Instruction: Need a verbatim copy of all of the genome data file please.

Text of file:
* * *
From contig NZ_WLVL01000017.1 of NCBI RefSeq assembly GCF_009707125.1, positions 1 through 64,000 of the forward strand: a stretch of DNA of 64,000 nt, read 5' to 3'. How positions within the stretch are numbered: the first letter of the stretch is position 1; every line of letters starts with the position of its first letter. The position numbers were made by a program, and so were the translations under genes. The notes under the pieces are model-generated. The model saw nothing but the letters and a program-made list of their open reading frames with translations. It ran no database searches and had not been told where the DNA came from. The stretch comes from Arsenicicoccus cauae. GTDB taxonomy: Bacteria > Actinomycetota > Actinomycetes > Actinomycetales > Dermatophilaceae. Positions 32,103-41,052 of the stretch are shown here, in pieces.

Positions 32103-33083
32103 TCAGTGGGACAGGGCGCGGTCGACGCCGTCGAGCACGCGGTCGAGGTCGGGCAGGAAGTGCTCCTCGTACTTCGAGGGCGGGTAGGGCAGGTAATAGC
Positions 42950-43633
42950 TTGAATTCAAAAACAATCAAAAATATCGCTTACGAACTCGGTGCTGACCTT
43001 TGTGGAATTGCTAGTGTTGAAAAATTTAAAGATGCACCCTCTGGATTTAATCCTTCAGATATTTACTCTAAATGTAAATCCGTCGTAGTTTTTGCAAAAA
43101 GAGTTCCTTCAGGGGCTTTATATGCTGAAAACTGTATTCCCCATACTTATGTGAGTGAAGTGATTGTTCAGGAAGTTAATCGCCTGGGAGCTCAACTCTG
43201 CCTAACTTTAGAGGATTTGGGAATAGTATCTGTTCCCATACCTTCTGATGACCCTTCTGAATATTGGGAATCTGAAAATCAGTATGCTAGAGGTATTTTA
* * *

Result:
From contig NZ_WLVL01000017.1 of NCBI RefSeq assembly GCF_009707125.1, positions 1 through 64,000 of the forward strand: a stretch of DNA of 64,000 nt, read 5' to 3'. How positions within the stretch are numbered: the first letter of the stretch is position 1; every line of letters starts with the position of its first letter. The position numbers were made by a program, and so were the translations under genes. The notes under the pieces are model-generated. The model saw nothing but the letters and a program-made list of their open reading frames with translations. It ran no database searches and had not been told where the DNA came from. The stretch comes from Arsenicicoccus cauae. GTDB taxonomy: Bacteria > Actinomycetota > Actinomycetes > Actinomycetales > Dermatophilaceae. Positions 32,103-41,052 of the stretch are shown here, in pieces.

Positions 32103-33083
32103 TCAGTGGGACAGGGCGCGGTCGACGCCGTCGAGCACGCGGTCGAGGTCGGGCAGGAAGTGCTCCTCGTACTTCGAGGGCGGGTAGGGCAGGTAATAGC
Positions 42950-43633
42950 TTGAATTCAAAAACAATCAAAAATATCGCTTACGAACTCGGTGCTGACCTT
43001 TGTGGAATTGCTAGTGTTGAAAAATTTAAAGATGCACCCTCTGGATTTAATCCTTCAGATATTTACTCTAAATGTAAATCCGTCGTAGTTTTTGCAAAAA
43101 GAGTTCCTTCAGGGGCTTTATATGCTGAAAACTGTATTCCCCATACTTATGTGAGTGAAGTGATTGTTCAGGAAGTTAATCGCCTGGGAGCTCAACTCTG
43201 CCTAACTTTAGAGGATTTGGGAATAGTATCTGTTCCCATACCTTCTGATGACCCTTCTGAATATTGGGAATCTGAAAATCAGTATGCTAGAGGTATTTTA